The staffing levels have remained largely the same over the last 15 years — two deputies in the city for every night and day shift, said Patterson Police Chief Tori Hughes.
Hughes also states there is a third K-9 unit patrolling the city in the afternoon and evenings during the weekend when crimes are most likely to occur.
City manager Rod Butler — while not able to give specifics, due to ongoing negotiations — said the city is looking to target extra deputies for times when crime is on the upswing. The city of Patterson is currently in negotiations with the Stanislaus County Sheriff’s Department to renew a contract for police services. A five-year contract is currently set to expire June 30, however, the sheriff’s department and city of Patterson have agreed to extend the service contract through September to finish their current negotiations.
More than 20 residents attended the forum Monday evening, airing their concerns over rising property crime rates and police response times in the city.
“How do we acquire more of a police presence in the community?” Patterson resident Arnold Regalado asked early in the forum.
The city’s economic growth and transformation over the last five to seven years requires more police officers, he said.
Councilman Larry Buehner agreed that the city needed more cops.
“We need at least a couple more police,” he said. “We need more help.”
Unfortunately for the city, the Stanislaus County Sheriff’s Department is unable to recruit more police due to cuts made in the police forces’ salary and benefits, Hughes said. Other police agencies in the state pay more and have better benefits, which attract potential police force away from our local area, she said.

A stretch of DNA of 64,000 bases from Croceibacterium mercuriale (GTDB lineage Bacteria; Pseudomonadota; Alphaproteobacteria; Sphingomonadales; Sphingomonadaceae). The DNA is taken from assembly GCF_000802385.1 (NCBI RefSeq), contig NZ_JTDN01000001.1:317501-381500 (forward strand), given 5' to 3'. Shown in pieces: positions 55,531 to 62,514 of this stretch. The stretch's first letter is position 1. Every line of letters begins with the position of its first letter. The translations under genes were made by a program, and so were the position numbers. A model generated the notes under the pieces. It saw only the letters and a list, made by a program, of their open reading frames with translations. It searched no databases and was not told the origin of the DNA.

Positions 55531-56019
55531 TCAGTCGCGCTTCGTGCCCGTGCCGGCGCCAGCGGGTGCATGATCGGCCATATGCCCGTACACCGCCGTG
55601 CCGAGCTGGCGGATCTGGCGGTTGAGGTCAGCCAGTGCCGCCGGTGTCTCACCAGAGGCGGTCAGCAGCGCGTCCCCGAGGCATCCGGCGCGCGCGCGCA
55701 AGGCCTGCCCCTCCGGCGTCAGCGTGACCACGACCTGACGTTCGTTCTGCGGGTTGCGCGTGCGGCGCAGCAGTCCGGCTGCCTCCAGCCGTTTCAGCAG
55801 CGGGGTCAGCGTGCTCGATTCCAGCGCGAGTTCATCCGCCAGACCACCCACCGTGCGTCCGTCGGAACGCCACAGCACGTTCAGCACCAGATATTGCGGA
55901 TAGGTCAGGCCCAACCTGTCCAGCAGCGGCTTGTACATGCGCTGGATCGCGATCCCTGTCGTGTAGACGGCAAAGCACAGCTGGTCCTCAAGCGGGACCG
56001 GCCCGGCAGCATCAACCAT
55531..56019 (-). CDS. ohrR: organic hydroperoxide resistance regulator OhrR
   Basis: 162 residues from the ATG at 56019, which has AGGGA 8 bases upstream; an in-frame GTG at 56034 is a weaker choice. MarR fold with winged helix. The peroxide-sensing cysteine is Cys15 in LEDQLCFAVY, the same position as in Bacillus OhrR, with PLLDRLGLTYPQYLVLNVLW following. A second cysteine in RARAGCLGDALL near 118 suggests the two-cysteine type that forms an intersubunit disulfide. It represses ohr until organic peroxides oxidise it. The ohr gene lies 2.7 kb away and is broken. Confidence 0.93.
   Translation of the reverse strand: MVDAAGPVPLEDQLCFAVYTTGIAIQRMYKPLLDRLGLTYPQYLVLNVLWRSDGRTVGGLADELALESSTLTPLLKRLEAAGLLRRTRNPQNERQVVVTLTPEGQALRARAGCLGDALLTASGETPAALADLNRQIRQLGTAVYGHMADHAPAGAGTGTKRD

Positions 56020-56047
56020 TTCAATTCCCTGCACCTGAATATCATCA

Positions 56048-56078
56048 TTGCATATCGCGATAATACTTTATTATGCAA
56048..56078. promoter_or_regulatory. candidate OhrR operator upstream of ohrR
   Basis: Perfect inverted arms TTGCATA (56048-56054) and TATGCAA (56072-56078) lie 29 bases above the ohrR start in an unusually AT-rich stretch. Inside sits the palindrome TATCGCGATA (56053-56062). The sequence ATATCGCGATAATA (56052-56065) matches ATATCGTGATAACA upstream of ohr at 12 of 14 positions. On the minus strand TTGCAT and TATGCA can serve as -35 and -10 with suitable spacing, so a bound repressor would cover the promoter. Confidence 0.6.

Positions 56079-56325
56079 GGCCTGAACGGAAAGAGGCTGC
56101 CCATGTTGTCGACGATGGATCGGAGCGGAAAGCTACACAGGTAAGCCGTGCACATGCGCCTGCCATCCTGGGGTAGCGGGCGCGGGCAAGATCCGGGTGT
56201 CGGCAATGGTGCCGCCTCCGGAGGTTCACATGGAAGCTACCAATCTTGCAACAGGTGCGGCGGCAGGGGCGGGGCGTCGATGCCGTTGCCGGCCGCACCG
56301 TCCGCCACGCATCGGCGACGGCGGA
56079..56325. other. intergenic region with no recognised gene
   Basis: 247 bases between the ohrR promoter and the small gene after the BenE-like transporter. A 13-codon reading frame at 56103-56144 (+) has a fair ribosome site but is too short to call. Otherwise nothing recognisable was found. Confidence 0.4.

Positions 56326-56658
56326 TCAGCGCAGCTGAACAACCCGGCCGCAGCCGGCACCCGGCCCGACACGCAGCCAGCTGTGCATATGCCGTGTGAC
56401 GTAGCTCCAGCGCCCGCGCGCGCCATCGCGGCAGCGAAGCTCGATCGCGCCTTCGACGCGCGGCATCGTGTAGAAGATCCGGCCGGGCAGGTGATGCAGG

Patterson High School Principal Dave Stubbs said the issue of more police comes down to money.
“Right now, we have to do with what we have,” Stubbs said. “You can go anywhere in this valley or in California and they’re having the same discussion.”
Mayor Luis Molina said part of the problem is building a sound relationship. Building better relationships with neighbors could help with curbing the amount of crime, Molina said. People don’t know their neighbors as well as they once did. As a result, communication doesn’t occur, he said.
“We need to make an effort to engage our neighbors,” he said.
Toney Henry, vice principal of Creekside Middle School, said she had a recent run-in with gang members affiliated with the Norteno street gang.
She said she observed youth smoking and drinking in her neighborhood at 8 a.m. Because she knew them by name she called them over and told them to cease drinking and smoking publicly in her neighborhood. She said they stopped, respectfully.
“I’m not going anywhere,” she said to the crowd.
Councilwoman Sheree Lustgarten reinforced the idea of knowing surrounding neighbors.
“Throw a neighborhood barbecue on National Night Out,” she said, noting the day for people to celebrate and get to know their neighbors is Aug. 6. “We need to build relationships.”
• Contact Nick Rappley at 892-6187, ext. 31 or firstname.lastname@example.org.